It is often hard to take seriously the hyperbolic language that is being thrown about in the primaries phase of the US Presidential election, particularly on the Republican side. Marco Rubio, short-sightedly in my opinion, has vowed to repeal the US-Cuban reconciliation. Donald Trump seems to revel in evermore bizarre and blood thirsty language about what he would do about the Islamic State if elected. He is barely more credible or restrained about how he would deal with China. At face value with the Republicans it is only the darling of right-wing libertarians, Senator Rand Paul, who calls for less flexing of US military muscle. There is a stark division on the Democratic party side as well between the two front runners; anti-war campaigner Bernie Sanders and acknowledged hawk Hillary Clinton.
The front runners in the Republican Party each seem to be supporting the notion that Obama has allowed the US to retreat from it’s former pre-eminent position in the world. This viewpoint is summed up in Donald Trump’s campaign slogan “Make America Great Again”. In this way the Republicans seem to be, either consciously or unconsciously, channeling the spirit of former US President Ronald Reagan. Reagan is widely seen among Republican voters as the man who won the Cold War and stopped the retrenchment of US power under President Carter. In my humble opinion this is more of a statement of myth than a statement of fact. Reagan in my opinion was a serial liar, a poor disciplinarian with his cabinet, a madman who set fire to Central America and merely the last person sitting in the chair of power when the music stopped in the Soviet Union. However the US Republicans, never ones to let facts get in the way of things, mostly revere Reagan and hope for the second coming of someone who will take his mantle.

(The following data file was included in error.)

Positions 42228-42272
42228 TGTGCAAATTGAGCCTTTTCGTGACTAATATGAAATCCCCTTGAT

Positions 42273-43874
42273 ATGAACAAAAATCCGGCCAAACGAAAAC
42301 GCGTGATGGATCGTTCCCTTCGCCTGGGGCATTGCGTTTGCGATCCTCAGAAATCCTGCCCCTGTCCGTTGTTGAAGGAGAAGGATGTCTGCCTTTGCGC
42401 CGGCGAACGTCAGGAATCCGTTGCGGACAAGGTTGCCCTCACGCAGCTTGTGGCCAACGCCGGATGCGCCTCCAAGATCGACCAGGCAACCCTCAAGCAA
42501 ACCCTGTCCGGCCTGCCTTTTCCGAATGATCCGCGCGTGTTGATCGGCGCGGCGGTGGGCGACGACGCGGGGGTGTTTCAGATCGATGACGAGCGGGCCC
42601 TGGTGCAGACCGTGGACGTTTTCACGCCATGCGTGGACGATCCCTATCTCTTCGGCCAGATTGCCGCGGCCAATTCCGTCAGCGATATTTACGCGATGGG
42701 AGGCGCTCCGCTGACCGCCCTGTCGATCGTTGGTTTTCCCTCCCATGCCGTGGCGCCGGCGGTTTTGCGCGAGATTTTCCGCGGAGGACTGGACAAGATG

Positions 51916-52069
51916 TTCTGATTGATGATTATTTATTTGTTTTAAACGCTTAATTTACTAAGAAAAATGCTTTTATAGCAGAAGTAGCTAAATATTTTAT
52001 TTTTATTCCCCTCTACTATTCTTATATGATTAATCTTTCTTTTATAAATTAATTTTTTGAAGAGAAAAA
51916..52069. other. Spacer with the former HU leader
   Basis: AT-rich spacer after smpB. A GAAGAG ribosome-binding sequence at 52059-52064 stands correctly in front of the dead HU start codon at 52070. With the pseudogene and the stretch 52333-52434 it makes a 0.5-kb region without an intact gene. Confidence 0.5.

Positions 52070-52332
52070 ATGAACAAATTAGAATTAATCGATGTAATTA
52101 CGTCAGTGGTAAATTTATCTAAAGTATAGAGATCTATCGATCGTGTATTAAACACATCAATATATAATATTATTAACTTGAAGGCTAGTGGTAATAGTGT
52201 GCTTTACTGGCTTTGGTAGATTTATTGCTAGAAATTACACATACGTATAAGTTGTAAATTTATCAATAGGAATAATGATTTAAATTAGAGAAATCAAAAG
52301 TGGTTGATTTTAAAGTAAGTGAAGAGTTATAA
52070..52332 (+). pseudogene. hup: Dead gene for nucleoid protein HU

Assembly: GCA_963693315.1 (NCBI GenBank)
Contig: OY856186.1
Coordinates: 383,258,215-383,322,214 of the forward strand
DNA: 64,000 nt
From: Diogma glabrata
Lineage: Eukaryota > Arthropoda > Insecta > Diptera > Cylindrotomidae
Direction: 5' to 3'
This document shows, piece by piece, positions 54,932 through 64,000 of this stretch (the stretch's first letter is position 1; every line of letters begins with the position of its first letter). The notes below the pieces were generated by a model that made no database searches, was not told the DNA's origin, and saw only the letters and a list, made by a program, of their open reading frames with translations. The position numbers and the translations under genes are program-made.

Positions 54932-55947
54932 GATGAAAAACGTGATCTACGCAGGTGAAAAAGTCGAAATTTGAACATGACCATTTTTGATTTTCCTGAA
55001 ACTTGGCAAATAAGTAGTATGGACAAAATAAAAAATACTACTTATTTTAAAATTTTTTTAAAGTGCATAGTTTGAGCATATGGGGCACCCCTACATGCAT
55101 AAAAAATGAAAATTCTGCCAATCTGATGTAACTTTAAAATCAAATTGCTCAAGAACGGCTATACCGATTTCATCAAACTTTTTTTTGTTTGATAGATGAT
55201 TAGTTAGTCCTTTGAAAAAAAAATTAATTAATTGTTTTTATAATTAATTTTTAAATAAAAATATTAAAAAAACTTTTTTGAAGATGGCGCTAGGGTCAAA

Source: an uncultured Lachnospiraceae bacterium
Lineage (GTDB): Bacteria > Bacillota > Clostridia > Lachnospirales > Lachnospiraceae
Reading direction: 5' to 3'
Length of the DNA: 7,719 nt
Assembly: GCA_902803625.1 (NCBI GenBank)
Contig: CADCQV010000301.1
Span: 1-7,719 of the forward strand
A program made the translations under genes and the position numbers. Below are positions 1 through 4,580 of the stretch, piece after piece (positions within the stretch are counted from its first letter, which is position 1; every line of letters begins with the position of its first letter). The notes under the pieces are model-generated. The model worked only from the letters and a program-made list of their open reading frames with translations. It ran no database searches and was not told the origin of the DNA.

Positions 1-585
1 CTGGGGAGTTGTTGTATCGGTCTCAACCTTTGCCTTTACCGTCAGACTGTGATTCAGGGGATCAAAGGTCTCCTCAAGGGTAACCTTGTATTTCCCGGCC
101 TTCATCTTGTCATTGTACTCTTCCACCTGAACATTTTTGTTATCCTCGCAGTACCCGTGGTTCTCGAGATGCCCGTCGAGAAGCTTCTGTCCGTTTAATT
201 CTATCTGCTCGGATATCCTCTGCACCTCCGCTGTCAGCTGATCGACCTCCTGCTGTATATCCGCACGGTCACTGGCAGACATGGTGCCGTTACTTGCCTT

So has Obama let American power wain? Certainly there is some argument for this, but the charge is not a completely fair or accurate one. Obama’s speech in Cairo heralding a softer approach to the Muslim world based on understanding for some hardliners set the wrong message. With regards to dealing with the legacy of the two wars he inherited, Afghanistan and Iraq, Obama has been mixed. With the former Obama at the start of his tenure eventually agreed to a troop surge (below the level his chiefs recommended) and then began to draw down US forces, although not completely vacate them from the country. Obama voted against the Iraq War as a Senator and eventually withdrew US troops from the country. However with the rise of the Islamic State Obama recommitted US forces to the fight against it, although mostly in the form of air assets. Obama was rightly accused of “flip-flopping” when Syrian President Assad used Chemical Weapons against his people and Obama did not respond with US air-strikes as he earlier promised. This helped to make him look like an indecisive leader. And yet there is no shortage of Obama use hard power during his administration. The infamous terrorist leader Bin Laden was assassinated in a daring and controversial Special Forces raised he authorised that struck in Pakistani territory. There have also been far more drone strikes on the Afghanistan-Pakistan border during the Obama Administration than there have ever been under the Bush Administration. All in all I believe it is easier to charge Obama as being an uncertain leader more than a gun-shy one.
It could be said that the 2016 Presidential election thus far have been dominated by two insurgent politicians; the blunt talking democratic-socialist Bernie Sanders and the Republican establishment challenger Donald Trump. In many ways they could not be further apart. Bernie Sanders denounces “big money” with the power and hatred of a charismatic preacher. The billionaire Donald Trump is about as big money as you can get with the typically condescending and disingenuous US Republican self-professed commitment to the “average Joe”. However in terms of foreign policy there are intriguing similarities.